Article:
The Things You Should Know About Seoul
Seoul is the capital and largest city in South Korea. It’s considered a megacity because it has a population of over ten million people. Having been settled for over 2,000 years, the city has a remarkable history and plenty of sights of historical and cultural importance. From its dancing fountains to high-speed trains to crowded flight paths, here are 7 interesting facts about Seoul.
If you are planning a trip to Seoul, or simply intrigued about the country, here are 7 interesting facts
1. Its official name is Seoul Special City
The city of Seoul has had many different names. Seoul was called Wiryeseong during the Baekje era – one of the Three Kingdoms which ruled over ancient Korea from the 1st century BCE to the 7th century CE. Then, it was called Wiryeseong during the Goryeo era (918–1392). During the Joseon era (1392–1910) it was called Hanyang. During colonial times (1910 – 1945) it was called Keijo. In 1945, the city was officially named Seoul and was designated as a special city in 1949.
2. Seoul is a megacity
Seoul is the capital and biggest city in South Korea. It has a population of almost 10 million which is about 1/5 of the Korean population. It’s considered a megacity because it has a population of over ten million people. Nearly half of Seoul’s population resides in the National Capital Area (which also includes Incheon and Gyeonggi). The Seoul Capital Area is the second largest metropolitan in the world with more than 25.6 million people. It is the sixth most populated city in the world. With an area of 610 km² – about 0.6 per cent of South Korea – Seoul is the seventh most crowded city in the world.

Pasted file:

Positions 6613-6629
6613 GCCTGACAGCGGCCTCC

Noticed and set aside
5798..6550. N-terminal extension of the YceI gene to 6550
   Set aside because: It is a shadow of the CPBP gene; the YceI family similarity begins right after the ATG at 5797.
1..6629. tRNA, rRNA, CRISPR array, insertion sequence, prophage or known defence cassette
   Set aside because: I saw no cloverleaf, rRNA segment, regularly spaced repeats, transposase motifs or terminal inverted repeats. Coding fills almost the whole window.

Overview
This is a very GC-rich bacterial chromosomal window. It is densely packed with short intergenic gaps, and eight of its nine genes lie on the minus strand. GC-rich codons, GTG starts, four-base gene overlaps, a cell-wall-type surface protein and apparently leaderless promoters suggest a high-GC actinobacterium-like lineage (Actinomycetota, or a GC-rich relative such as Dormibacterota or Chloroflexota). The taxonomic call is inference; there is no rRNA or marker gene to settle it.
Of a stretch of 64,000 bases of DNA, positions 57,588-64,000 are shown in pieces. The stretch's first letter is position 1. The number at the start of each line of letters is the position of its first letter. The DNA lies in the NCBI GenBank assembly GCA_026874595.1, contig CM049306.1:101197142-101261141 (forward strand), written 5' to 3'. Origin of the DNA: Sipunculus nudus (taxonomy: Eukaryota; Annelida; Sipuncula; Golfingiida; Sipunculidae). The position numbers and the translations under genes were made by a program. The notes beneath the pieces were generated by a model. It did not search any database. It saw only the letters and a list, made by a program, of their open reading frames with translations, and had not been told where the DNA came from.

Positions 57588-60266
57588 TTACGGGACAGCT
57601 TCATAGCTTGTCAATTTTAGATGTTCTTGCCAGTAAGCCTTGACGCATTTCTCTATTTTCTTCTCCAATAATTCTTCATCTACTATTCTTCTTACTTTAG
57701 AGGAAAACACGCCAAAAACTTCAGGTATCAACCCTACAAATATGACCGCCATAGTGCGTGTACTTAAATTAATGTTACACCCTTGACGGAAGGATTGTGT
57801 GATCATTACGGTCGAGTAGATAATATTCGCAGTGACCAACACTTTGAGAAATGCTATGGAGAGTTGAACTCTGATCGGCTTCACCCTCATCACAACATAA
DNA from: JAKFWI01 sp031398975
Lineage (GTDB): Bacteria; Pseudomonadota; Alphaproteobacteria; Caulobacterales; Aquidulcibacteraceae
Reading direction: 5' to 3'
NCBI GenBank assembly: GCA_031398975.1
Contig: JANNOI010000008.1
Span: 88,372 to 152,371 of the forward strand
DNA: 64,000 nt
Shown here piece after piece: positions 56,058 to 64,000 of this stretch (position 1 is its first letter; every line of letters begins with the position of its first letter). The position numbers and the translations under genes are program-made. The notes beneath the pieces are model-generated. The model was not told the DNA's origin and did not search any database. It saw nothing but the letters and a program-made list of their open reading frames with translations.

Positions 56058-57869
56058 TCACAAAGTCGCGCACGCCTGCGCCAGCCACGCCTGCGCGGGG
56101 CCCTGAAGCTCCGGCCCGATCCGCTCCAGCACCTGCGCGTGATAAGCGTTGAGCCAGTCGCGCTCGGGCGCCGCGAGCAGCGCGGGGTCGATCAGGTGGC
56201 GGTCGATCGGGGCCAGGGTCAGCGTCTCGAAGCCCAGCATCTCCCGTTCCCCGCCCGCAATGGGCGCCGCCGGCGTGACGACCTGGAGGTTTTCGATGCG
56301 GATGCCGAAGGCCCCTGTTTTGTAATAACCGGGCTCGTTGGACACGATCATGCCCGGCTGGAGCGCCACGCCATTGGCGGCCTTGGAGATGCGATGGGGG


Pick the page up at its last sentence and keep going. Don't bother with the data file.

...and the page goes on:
3. The KTX high-speed train runs in Seoul
South Korea’s HEMU-430X had an intended maximum speed of 430 km/h (267 mph). HEMU-430X stands for High-Speed Electric Multiple Unit 430 km/h eXperimental. With this train, South Korea became the fourth country (after France, Japan, and China) to develop a train that runs over 261 mph (420 km/h). The train connected Seoul in the northwest and Busan in the southeast of the country. This train was a prototype and today, Seoul is connected to every big Korean city by the KTX high-speed train, which goes more than 186 mph (300 km/h).
4. Seoul has four UNESCO Sites
Baekje, one of the Three Kingdoms of Korea, first settled the city in 18 B.C. So, therefore, Seoul has been continuously settled for over 2,000 years and because of its very long history, the city is home to a number of historic sites and monuments. The Seoul National Capital Area has four UNESCO World Heritage Sites: the Changdeokgung Palace Complex, the Hwaseong Fortress, the Jongmyo Shrine, and the Royal Tombs of the Joseon Dynasty. In fact, South Korea has a massive 15 properties inscribed on the UNESCO World Heritage List – 13 cultural and 2 natural.
5. Seoul doesn’t have much green space
Though famous for its skyscraper-filled skyline, South Korea actually has a wonderful, and large, natural landscape. Some 64 per cent of the country is covered in forest and the country also has 2,413 kilometres of coastline. However, despite being surrounded by nature, Seoul has the lowest availability of urban green space per capita in South Korea. In Seoul, the urban green space available for each resident is more than 4.38㎡. For comparison, the amount of green space available to residents in Paris is 13㎡, in New York it is 23㎡, and in London it is 27㎡.
6. Seoul is home to the world’s longest bridge fountain
The Guinness Book of World Records lists the Banpo Grand Bridge in Seoul as the world’s largest fountain bridge. The Seoul Metropolitan Infrastructure Headquarters constructed the 1,140-metre (3,740 ft 1 in) bridge that spans the Han River. Located along the length of the bridge are 380 nozzles that spray 54 tonnes (60 tons) of water horizontally and vertically into the river every minute. In the evening, this turns into a spectacle as LED lights illuminate the fountains which move in time to 100 different pieces of music. This makes the water look like it is dancing.
7. The world’s busiest air route is over Seoul
With more than 1.5 million seats, the 280-mile route between Seoul Gimpo (GMO) and Jeju (CJU) is currently the busiest airline route in the world. The Jeju province encompasses the South Korean island of Jeju in the Korea Strait. In fact, it is the only route in the world with more than 1 million seats.